Daughter suprised by soldier father’s homecoming
By Monroe Roark
Hallie Baffic couldn’t believe her eyes.
After slogging through a wet cross-country course at Strong Rock the morning of Oct. 3, the ELCA seventh-grader was entering the home stretch when she saw a vaguely familiar image standing just beyond the finish line.
With the rainy conditions and the fact that she wore glasses while she ran, Hallie couldn’t be 100 percent sure - until she heard these words: “Run, Rocket. Run!”
Hallie Baffic races to greet her father who returned from the Middle East in time to meet her at the finish line. Special photo
Her eyes opened wide as that phrase confirmed that it was her father, Stephen Baffic, waiting to see his daughter for the first time in more than two months. His attire fitting with his position in the Air National Guard, he had snuck back home to surprise both his wife and daughter at the morning race.
Hallie’s arms flung open wide as she crossed the finish line, slipped in the mud and fell into her father’s arms. Dozens of spectators witnessed the kind of reunion often seen on a TV reality show but rarely in person, and not a dry eye was to be found.
Stephen Baffic had just spent 70 days stationed at an air base in the Middle Eastern nation of Qatar, just outside the capital city of Doha. A physician’s assistant in the ER at Piedmont Henry Hospital in civilian life, he is also a lieutenant colonel with 31 years of active military and Guard duty. The most recent of his numerous activations over the past decade with the 116th Air Control Wing out of Warner Robins saw him working as part of a flight and operations medical clinic in Qatar, flying with his senior flight surgeon in support of air crews operating out of that base.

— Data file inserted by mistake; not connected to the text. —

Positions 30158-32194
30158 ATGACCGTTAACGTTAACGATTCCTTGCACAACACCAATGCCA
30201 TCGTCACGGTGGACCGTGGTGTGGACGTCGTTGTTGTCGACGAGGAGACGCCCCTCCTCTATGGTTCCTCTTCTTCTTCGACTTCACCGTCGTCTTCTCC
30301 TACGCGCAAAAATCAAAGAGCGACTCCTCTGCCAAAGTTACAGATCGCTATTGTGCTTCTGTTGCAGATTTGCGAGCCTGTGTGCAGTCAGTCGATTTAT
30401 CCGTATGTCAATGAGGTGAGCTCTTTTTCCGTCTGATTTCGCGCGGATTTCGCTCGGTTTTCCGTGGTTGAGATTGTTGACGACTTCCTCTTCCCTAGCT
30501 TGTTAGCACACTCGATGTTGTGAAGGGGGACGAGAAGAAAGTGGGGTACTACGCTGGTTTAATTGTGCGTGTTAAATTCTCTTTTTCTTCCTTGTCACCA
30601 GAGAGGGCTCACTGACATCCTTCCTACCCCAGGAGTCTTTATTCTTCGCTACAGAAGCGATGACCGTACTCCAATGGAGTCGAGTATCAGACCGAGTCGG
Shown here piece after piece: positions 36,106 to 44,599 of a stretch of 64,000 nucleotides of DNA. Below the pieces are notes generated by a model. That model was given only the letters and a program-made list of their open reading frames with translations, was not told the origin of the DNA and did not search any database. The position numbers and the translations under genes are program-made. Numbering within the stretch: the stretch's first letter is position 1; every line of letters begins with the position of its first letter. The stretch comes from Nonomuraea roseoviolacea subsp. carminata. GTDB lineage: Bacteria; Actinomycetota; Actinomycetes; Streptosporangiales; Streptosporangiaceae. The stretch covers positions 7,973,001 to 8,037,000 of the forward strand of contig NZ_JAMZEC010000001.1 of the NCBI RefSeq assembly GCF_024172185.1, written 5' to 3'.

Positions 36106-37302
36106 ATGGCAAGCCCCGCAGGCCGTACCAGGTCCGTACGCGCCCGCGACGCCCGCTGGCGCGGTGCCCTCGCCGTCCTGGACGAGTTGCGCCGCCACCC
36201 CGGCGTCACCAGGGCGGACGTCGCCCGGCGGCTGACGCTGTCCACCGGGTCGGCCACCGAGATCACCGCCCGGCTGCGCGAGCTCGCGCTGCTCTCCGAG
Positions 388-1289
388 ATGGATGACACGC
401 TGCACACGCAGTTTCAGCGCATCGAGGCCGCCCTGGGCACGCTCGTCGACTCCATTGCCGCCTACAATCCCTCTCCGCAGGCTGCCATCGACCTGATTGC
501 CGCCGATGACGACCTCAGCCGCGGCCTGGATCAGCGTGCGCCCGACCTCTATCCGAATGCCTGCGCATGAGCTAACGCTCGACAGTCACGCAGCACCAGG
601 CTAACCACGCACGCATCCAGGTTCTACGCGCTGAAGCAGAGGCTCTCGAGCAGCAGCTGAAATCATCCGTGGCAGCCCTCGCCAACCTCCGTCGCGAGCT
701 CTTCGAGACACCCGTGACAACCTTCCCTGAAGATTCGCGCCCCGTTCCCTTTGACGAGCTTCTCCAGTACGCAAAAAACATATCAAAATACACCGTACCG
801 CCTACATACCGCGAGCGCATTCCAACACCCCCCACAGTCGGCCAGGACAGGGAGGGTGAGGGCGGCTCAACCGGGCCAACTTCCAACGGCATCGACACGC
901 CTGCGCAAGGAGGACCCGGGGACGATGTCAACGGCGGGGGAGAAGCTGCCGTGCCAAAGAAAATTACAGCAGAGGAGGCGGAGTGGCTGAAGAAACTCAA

The nature of the job and timetable for each unit’s relief can give the soldiers a window of about 20 days during which they are scheduled to return home. Stephen didn’t know until late September when his trip back to Georgia would be.
He originally told his wife Joanne he would be returning Oct. 8, and they planned to surprise Hallie at school that day. But when he wound up on a flight from Baltimore to Atlanta the morning of Oct. 2, he began concocting a more devious plan to spring on both of them.
He got ELCA middle school principal Eric Johnson on board, and as one might imagine for such an occasion, Johnson and other officials at ELCA and Strong Rock were more than happy to cooperate.
Stephen actually spent the night before the race at a Hampton Inn in McDonough and had a FaceTime session with Joanne and Hallie early Saturday morning before the race. He made it an audio-only call so they couldn’t see where he was, and with the time difference they assumed he was in Qatar at the end of his work day.
Johnson and others helped him navigate the area near the Strong Rock soccer field where the race was taking place, and he came around the corner at just the right time to render Joanne speechless for about a minute before Hallie’s big moment.
“It was probably one of the best days ever,” he said. “Both schools were amazing. Everybody was about as excited as I was.”
The joy on the faces of all family members reinforced what Stephen believes is the most overlooked aspect of military deployment.
“I’ve been in the military a long time and it’s really the families that suffer the most. People thank us for our service and that’s nice, I just go to work every day while I’m over there. My wife made everything work while I was gone, and people forget about that.”